On the road in Uganda

When you drive west from Kampala along the Masaka Road, heading in the general direction of Rwanda and the Congo, about two hours outside the Ugandan capital you cross the equator. I’ve done this twice, and both times it’s been a jolly experience.The Ugandans have erected circular structures on both sides of the highway, to mark the invisible line that divides the northern hemisphere from the southern one. Both Africans and visitors from other continents get a kick out of standing with one foot on each side of the line. Folks queue up to get their pictures taken.You can buy coffee or a snack or a host of souvenirs.

For less than $5, I got this table mat, made from bottle caps that have been flattened, covered with cloth, and stitched together.

For a small fee, you can get a demonstration of the alleged Coriolus effect.

It involves pouring water down a drain and watching it swirl down in different directions on each side of the line. But Steve whispered to me that this was hokum.

And whether it’s true of not, you can get a certificate attesting you have witnessed it in person.

Steve and I did not come to Uganda for any of this. We’re not here as tourists nor as religious missionaries, though we are on something of a mission. For years, we’ve been enthusiastic members of a San Diego-based group called Women’s Empowerment (WE). Founded about 14 years ago by two friends of ours, it is dedicated to raising funds to help impoverished women, primarily through a variety of “micro-loan” programs. Seven years ago Steve and I checked out a Uganda organization with which WE subsequently became partners. Since then, we’ve served as the liaisons between the San Diegans and the Africans. We returned in 2017 to see firsthand how the program was developing. Now we’ve returned for another close-up look, this time with six other WE members accompanying us.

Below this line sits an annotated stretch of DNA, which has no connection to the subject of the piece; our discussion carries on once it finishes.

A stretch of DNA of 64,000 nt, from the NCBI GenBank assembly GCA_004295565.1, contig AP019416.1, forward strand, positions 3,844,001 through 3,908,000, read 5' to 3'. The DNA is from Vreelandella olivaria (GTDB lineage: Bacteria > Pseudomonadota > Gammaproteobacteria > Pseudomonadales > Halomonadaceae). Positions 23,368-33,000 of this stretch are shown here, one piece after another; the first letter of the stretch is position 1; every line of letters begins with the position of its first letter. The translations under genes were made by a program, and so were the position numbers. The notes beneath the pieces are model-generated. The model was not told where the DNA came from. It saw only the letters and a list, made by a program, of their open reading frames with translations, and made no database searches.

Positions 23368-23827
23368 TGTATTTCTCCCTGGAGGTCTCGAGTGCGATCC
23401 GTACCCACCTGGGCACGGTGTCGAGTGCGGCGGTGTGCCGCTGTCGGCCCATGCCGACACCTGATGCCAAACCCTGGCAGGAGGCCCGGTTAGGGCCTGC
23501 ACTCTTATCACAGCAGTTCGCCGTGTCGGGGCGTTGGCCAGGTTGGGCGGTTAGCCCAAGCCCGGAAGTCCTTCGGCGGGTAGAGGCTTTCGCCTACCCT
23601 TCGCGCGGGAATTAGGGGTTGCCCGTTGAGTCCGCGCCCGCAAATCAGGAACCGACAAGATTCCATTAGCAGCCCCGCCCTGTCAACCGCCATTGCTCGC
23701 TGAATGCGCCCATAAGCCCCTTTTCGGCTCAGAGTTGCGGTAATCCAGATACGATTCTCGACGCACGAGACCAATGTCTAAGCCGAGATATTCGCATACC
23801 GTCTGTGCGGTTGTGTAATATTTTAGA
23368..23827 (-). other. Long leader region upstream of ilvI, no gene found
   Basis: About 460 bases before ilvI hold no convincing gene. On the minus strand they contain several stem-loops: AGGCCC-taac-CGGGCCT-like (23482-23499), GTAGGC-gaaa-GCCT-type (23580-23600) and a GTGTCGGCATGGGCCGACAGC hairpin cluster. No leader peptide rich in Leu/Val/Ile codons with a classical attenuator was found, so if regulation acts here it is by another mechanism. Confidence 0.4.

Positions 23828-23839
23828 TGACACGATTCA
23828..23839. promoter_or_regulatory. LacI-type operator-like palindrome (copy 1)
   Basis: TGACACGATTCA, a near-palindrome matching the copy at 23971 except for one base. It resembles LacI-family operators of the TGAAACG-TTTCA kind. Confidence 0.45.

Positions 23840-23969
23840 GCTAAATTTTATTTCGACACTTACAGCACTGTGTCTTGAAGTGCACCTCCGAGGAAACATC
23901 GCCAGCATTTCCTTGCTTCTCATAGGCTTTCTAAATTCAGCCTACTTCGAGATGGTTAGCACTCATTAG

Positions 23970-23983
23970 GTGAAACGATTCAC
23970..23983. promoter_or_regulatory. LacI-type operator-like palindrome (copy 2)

The hardworking crew in Kampala.

Yesterday we had a great meeting in Kampala with the Uganda organization’s administrators who are based there. But the group’s main work takes place in and around the village of Nyaka, in the far southwestern corner of the country. We’ll spend 8-10 hours on the road today getting there. Then we’ll be traveling around visiting a number of the grandmother groups that are the primary beneficiaries of the loan program. I doubt that I’ll have any time for blogging until Sunday, when we’ll depart for the next phase of our adventure.

That will take place south of the equator. (The next time we cross that line we’ll be airborne, flying home.)

One thought on “On the road in Uganda

  1. Paul Krueger January 12, 2020 / 5:01 pm

    I’m enjoying following your travels and looking forward to your next installment

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